How Broadcast TV is Like a Bus

[Free-to-air TV is] kind of like the horse, you know, the horse was good until we had the car…The age of broadcast TV will probably last until 2030.

-Netflix CEO Reed Hastings, speaking in Mexico City on Monday while downplaying the significance of Nielsen rating Netflix and Amazon (something I’m not sure how it would work or that it’s a good idea).

Here was my response:


Well before the car caught on, mass transit systems were already being built in the world’s biggest cities, although most of them used the established rail technology. An early horse-drawn “streetcar” was open as early as 1807, and in the United States in 1832; the first horse-drawn bus line opened in 1824. The first leg of the London Underground opened in 1863; an early precursor to the New York City subway using pneumatic tube technology was built in 1869, a year after an elevated line up the west side of Manhattan opened. By the time World War II hit, even Los Angeles, that car utopia, had one of the great public transportation systems in the world, as Who Framed Roger Rabbit put it.

Then in the postwar period the American dream, as defined as a cheap house in the suburbs supported by the freedom of the car, became the norm for most middle-class (white) Americans. The streetcars that lined America’s streets were replaced with buses that offered more flexibility to change routes, but that also proved their undoing; the perceived potential for bus lines to change at the drop of a hat meant it couldn’t support the transit oriented development that had typified urban development before the war. (That said, despite what Roger Rabbit would have you believe, the demise of the streetcars probably can’t be chalked up to a car industry conspiracy, but to real inherent drawbacks of streetcars as a technology; for that matter, the inability of buses to support development had as much to do with not putting much more investment into them than sticking a pole in the ground as anything else.) Outside of New York, as middle-class whites left the city and turned it into a refuge for the poor, so mass transit came to be seen as little more than a form of welfare for the poor. (This was far less the case outside the United States and Canada.)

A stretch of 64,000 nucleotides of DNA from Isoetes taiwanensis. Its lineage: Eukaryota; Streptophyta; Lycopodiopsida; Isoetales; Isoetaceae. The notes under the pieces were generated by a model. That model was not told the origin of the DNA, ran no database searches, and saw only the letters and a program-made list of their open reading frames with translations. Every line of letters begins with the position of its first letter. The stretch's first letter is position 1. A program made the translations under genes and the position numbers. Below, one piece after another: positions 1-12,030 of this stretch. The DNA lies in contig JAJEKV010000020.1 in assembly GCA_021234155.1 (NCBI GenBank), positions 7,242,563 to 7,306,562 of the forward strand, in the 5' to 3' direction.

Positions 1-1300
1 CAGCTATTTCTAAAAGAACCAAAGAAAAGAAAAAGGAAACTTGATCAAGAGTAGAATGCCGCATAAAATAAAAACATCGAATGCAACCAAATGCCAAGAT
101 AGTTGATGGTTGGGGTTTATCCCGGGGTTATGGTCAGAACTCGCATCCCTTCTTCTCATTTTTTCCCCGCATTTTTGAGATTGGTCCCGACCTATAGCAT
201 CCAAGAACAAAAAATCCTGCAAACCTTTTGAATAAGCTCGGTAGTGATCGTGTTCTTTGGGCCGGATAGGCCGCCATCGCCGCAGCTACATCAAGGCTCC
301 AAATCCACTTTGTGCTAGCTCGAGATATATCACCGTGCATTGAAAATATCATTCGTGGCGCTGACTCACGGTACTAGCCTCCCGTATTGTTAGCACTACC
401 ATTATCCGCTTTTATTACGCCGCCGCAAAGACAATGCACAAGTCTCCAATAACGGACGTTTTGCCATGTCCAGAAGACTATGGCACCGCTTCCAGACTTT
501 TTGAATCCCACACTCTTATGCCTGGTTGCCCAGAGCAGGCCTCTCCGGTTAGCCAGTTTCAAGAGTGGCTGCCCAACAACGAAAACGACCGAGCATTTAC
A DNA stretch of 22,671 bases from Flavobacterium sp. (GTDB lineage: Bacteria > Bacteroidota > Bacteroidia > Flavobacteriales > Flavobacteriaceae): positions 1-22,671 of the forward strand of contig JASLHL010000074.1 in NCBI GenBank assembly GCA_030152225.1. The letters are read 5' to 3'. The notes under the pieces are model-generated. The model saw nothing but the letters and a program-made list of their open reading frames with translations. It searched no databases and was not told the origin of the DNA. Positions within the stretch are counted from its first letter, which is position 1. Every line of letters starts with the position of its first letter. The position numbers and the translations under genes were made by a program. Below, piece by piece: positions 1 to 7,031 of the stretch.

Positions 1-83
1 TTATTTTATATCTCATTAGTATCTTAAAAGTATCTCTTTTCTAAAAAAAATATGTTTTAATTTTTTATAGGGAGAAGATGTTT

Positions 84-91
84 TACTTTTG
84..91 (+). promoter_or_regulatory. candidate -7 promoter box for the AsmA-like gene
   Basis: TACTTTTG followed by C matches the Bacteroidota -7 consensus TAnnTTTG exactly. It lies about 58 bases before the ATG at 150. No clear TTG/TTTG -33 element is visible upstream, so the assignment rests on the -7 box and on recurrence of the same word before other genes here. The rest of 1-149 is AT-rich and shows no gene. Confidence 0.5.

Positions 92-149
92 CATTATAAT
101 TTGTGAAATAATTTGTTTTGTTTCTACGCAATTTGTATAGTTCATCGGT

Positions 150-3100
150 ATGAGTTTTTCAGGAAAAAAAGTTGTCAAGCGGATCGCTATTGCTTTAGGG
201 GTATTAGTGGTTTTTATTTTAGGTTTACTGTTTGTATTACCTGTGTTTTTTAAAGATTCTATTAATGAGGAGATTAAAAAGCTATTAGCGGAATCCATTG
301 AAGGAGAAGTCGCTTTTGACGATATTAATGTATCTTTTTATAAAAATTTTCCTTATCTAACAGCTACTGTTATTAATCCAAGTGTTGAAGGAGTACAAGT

In recent years – really decades at this point – a combination of dissatisfaction with the suburban lifestyle compared to the urban lifestyle and awareness of the destruction of the environment caused by car dependency (not to mention the impact our dependency on oil has on global politics) has resulted in a nascent “urbanist” movement and a transit renaissance, and members of my generation increasingly are shunning the suburban lifestyle their parents sought and clung to so fervently in favor of a return to the city (which some cities are reacting to better than others). Much of this movement has involved the advocation for and construction of new rail systems, be they streetcars, “light rail”, or heavy rail, but for the most part the very people that advocate for revived transit systems still tend to ignore or disdain buses (even the people running the transit agencies that run the buses), even though buses do much more of the (often unglamorous) heavy lifting of moving people across the city than the shiny new rail lines. (That “bus rapid transit” is often supported by people who just want to kill rail plans and don’t actually have a real BRT proposal doesn’t help, especially when much American BRT is barely any better than plain old buses and if you make them sufficiently better, you might as well put in rail.) Meanwhile, many people have suggested that any number of new technologies, be they electric cars, self-driving cars, even more “flexible” “demand-responsive” systems, or “personal rapid transit”, might help reduce our oil consumption or otherwise obviate the need for mass transit, but the ability to transport large numbers of people in a small amount of space is too valuable, especially in dense cities, for the need for transit to ever fully go away.